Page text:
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A quick(?) question about the Pauli exclusion principle

  1. Nov 20, 2009 #1
    Hi,
    This might be an ignorant question but I have to ask it. The exclusion principle forbids particles from existing with the same quantum numbers, like, if you had 2 electrons, they have quantum numbers n, l, ml and ms, and one out of those 4 has to be different, right?

    What I was wondering was how close do two particles have to be before the exclusion principle starts working?
    obviously two electrons in different atoms can have all the same quantum numbers, but I ask this because I'm reading about quarks in baryons, and apparently they violate the principle, so how come they can get close enough to each other to be in the same particle?

    I get the feeling theres something huge here that I don't quite understand yet.
     
  2. jcsd
  3. Nov 20, 2009 #2

    tiny-tim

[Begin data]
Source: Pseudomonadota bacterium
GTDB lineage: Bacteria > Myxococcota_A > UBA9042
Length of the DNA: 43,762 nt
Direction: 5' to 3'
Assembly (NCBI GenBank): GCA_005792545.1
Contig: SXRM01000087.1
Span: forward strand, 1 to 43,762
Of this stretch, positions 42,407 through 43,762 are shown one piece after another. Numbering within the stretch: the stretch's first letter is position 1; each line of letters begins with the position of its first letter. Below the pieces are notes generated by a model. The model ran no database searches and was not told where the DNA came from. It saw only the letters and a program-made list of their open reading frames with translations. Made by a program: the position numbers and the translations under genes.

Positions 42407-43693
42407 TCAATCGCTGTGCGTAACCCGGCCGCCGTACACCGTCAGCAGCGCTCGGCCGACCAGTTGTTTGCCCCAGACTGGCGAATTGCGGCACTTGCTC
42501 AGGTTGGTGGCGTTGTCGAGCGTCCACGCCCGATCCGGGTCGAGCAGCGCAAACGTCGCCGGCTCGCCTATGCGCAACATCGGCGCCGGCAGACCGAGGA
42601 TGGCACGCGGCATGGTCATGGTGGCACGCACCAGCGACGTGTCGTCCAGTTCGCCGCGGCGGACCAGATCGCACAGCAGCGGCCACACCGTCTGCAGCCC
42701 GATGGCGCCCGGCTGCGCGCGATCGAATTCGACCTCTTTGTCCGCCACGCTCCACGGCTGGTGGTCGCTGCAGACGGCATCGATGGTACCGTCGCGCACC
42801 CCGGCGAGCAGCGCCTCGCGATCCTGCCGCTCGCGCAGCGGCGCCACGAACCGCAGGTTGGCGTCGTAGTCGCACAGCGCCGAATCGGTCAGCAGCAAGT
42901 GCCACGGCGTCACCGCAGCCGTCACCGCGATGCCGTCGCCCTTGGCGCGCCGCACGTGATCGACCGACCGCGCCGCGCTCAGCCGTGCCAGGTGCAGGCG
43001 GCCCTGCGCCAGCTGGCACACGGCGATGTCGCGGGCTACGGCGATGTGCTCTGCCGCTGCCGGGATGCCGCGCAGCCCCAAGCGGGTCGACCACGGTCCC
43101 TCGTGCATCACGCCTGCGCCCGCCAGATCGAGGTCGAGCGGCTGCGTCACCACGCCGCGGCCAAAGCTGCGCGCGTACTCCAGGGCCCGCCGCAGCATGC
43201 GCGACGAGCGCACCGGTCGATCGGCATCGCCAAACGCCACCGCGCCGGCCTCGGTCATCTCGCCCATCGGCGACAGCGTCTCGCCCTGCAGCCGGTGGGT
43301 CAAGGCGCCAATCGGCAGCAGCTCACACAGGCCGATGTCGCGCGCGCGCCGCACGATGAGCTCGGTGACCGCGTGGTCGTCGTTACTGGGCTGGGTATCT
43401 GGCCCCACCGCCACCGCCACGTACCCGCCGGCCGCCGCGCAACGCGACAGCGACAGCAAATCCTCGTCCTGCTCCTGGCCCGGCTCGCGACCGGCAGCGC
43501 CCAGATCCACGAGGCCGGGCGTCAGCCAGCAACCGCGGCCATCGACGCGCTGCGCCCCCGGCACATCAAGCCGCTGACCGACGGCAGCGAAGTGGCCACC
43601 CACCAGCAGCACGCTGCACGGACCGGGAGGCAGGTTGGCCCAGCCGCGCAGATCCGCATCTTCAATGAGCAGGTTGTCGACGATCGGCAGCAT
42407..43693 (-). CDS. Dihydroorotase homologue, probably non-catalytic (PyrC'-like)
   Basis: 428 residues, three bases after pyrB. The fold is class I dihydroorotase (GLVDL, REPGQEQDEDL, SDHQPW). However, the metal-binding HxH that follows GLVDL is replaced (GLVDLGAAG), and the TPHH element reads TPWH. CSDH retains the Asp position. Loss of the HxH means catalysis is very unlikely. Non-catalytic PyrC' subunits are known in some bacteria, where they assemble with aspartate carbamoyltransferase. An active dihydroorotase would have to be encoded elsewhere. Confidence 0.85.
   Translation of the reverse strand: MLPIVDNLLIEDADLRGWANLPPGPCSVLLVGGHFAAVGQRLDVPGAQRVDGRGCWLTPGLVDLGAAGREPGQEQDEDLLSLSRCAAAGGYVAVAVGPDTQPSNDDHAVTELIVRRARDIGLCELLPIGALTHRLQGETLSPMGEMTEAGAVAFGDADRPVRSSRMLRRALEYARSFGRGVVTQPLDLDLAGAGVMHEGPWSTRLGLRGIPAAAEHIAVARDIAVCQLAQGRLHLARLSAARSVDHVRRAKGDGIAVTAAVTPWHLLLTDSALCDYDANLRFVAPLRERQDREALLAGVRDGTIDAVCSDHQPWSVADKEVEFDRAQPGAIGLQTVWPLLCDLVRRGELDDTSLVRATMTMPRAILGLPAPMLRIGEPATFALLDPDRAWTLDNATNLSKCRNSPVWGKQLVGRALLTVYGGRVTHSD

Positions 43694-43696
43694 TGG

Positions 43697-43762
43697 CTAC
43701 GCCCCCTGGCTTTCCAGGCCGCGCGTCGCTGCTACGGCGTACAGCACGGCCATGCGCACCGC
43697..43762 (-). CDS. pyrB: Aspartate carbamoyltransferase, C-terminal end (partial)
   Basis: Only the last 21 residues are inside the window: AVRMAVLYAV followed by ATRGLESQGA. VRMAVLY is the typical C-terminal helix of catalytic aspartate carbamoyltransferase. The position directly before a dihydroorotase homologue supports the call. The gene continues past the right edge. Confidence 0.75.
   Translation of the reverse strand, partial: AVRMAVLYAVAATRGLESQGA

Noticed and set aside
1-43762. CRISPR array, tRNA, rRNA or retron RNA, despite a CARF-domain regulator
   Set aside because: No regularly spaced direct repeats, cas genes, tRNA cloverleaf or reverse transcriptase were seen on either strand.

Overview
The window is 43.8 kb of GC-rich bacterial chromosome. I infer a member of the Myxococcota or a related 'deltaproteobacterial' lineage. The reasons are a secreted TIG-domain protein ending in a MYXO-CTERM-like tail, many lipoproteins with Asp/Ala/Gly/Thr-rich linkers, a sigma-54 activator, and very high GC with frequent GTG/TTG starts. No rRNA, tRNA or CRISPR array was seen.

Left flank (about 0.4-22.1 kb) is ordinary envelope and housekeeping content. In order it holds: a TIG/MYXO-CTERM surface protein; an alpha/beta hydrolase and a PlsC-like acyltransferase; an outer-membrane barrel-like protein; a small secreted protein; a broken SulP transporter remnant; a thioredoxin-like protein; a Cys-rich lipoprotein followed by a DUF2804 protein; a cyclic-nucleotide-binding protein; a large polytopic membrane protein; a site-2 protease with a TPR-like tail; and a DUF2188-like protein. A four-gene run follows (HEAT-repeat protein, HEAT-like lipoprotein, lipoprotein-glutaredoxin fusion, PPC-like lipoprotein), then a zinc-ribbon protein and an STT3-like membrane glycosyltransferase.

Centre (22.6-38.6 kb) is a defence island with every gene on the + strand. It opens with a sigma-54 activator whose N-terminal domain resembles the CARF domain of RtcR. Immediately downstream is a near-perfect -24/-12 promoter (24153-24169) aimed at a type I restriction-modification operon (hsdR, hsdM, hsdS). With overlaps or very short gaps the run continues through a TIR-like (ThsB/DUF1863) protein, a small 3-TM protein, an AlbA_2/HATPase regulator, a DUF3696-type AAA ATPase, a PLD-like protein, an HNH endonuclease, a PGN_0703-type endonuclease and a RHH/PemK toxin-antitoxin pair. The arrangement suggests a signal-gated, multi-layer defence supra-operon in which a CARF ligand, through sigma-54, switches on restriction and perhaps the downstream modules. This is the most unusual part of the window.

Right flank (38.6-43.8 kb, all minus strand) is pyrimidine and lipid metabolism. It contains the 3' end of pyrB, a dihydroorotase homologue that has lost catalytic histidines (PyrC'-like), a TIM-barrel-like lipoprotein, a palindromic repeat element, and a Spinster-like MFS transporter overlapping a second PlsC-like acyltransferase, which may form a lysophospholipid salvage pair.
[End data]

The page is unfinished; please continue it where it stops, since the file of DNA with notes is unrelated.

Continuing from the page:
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    Hi jeebs! :smile:
    "close"? … I think you're thinking of free particles.

    Particles such as electrons round an atom are in the same ball-game, and it only has certain available quantum numbers …

    it doesn't matter how "close" two electrons are (eg are they on opposite sides of the atom?): what matters is their orbits, not their instantaneous positions.
    They have to be different "colours", and "colour" is a quantum number. :wink:
     
  4. Nov 21, 2009 #3
    I believe the apparent violation of the exculsion principle was used to show that another quantum number (dubbed colour) exists.
     
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